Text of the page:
Facebook removed a deepfake video of Ukraine's President Volodymyr Zelensky yesterday in which a fake statement was delivered. The deepfake showed Zelensky issuing a statement asking Ukrainians to "lay down arms".
The deepfake was shared on social media before being broadcast via a Ukrainian news station after it was reportedly hacked. The video shows Zelensky speaking behind a podium, with his head looking abnormally large, and declaring that Ukraine was giving in to Russian demands and that his country's fight had been unsuccessful.
"Earlier today, our teams identified and removed a deepfake video claiming to show President Zelensky issuing a statement he never did. It appeared on a reportedly compromised website and then started showing across the internet", Meta's head of security Nathaniel Gleicher said, in a Twitter post. "We've quickly reviewed and removed this video for violating our policy against misleading manipulated media, and notified our peers at other platforms".
Meta pulled the video in accordance with its 'manipulated media' policy. Facebook has banned deepfakes on its platform since 2020, ahead of the US presidential election, sanctioning such videos that could "likely mislead" users.
Following the circulation of the deepfake, Zelensky posted a video to his official Instagram account in which he dismissed the video. "As for the latest childish provocation with advice to lay down arms and return home", he said. "We are not going to lay down any weapons until our victory".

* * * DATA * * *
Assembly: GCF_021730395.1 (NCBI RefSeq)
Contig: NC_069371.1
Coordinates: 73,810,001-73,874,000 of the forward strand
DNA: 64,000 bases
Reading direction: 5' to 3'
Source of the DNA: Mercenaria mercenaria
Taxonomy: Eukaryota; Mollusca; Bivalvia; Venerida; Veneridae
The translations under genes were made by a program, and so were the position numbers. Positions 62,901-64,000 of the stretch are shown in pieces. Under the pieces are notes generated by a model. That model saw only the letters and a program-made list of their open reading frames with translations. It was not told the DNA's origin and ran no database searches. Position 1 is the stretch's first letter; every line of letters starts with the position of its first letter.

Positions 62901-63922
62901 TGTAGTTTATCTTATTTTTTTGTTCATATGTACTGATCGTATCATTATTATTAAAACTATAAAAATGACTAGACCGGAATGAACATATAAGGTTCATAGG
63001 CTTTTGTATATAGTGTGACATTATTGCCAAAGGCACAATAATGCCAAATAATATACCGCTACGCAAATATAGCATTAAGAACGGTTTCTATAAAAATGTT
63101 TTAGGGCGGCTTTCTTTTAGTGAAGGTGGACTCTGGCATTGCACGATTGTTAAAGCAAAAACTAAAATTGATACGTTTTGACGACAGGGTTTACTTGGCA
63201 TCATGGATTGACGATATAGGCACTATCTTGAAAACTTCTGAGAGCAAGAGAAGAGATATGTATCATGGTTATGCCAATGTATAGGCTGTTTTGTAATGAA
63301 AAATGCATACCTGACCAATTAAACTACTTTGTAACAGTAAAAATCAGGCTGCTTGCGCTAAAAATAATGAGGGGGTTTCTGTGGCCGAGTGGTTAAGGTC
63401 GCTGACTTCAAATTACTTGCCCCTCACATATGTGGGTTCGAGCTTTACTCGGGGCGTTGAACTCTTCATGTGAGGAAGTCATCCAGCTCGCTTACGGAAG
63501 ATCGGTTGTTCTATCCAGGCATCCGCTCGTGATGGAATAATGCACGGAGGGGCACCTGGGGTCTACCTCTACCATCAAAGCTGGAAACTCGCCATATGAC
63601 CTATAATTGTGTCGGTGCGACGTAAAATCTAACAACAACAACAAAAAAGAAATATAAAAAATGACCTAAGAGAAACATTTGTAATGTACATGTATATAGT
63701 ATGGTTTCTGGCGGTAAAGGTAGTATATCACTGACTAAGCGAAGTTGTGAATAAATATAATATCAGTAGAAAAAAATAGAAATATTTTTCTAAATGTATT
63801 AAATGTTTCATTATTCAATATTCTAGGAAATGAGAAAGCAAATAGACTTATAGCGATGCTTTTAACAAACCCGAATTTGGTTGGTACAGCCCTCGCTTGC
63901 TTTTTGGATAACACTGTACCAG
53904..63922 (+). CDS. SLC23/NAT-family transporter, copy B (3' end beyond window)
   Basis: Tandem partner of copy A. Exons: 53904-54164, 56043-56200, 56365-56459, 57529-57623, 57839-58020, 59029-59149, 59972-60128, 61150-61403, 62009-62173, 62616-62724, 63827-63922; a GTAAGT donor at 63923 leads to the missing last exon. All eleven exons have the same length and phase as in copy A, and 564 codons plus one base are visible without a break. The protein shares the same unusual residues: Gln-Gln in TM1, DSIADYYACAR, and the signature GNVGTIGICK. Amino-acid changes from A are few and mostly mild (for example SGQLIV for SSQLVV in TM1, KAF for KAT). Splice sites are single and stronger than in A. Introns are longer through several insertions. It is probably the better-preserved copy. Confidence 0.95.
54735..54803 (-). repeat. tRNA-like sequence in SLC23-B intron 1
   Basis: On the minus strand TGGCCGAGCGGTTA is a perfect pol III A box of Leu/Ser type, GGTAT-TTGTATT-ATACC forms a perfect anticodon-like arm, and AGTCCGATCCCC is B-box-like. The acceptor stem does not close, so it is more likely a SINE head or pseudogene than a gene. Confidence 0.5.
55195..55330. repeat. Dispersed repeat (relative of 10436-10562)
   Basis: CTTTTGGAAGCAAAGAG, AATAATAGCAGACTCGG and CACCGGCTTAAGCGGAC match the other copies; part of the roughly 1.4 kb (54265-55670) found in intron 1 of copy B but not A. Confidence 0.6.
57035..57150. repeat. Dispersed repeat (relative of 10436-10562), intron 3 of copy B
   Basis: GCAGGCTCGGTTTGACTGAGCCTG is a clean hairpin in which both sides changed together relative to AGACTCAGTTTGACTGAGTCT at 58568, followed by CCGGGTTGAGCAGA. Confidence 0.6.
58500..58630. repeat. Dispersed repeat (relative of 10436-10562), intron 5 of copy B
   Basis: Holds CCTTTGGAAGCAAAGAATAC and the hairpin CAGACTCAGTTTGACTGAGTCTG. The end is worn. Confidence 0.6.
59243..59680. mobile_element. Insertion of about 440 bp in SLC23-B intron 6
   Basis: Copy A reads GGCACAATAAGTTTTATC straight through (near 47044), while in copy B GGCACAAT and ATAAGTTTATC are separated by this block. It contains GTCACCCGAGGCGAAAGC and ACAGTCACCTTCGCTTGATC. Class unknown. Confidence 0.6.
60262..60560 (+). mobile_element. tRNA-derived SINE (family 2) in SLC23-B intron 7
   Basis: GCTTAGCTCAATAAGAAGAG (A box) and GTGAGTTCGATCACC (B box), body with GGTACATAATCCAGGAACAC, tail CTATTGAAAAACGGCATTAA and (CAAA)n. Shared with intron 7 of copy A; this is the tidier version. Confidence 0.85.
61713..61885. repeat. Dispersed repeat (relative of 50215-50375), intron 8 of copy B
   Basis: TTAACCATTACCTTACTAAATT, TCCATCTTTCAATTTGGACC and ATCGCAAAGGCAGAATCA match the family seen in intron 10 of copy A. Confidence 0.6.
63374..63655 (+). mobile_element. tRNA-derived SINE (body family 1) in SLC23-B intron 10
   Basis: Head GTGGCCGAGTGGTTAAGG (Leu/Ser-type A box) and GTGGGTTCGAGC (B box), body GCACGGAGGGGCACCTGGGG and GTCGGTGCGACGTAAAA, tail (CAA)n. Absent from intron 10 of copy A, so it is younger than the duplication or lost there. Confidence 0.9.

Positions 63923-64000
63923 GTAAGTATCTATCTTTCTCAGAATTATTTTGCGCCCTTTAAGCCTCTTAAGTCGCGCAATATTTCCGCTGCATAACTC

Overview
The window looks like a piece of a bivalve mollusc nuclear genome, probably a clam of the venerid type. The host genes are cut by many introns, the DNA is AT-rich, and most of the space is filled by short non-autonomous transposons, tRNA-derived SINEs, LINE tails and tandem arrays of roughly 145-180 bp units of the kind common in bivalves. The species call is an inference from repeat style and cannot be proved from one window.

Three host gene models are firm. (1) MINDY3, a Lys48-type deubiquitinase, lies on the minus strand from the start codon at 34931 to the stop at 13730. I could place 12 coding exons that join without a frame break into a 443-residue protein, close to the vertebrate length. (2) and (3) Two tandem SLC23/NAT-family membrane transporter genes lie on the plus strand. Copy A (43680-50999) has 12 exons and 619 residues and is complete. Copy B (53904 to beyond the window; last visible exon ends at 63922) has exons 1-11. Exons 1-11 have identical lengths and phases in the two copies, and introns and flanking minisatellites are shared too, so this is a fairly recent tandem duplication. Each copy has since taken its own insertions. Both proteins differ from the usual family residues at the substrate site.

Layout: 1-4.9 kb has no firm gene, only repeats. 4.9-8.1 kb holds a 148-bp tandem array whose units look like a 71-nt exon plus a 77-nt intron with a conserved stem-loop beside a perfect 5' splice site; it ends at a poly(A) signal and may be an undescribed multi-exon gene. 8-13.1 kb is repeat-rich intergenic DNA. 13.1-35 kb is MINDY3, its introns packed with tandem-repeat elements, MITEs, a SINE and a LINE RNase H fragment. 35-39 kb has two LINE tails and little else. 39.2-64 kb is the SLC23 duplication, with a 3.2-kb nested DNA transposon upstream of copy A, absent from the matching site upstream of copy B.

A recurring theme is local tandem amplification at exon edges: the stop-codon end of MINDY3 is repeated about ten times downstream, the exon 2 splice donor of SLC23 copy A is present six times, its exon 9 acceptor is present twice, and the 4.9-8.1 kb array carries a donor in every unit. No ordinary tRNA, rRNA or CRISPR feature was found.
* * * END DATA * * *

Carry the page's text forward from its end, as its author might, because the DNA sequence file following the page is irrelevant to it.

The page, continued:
Ukrainian authorities have previously warned against this kind of fakery, cautioning citizens to be vigilant when encountering videos of Zelensky online, and especially if he says anything related to a surrender or capitulation (via The Verge). The statement from the Ukrainian Center for Strategic Communications warned that: "Videos made through such technologies are almost impossible to distinguish from the real ones".
Many online users pointed out how bad this particular deepfake was, highlighting the odd proportions of the fake Zelensky's head, the strange accent in the deepfake, and the pixelation that surrounded his head. However, experts have warned that deepfakes can look far more real, especially as the technology improves.
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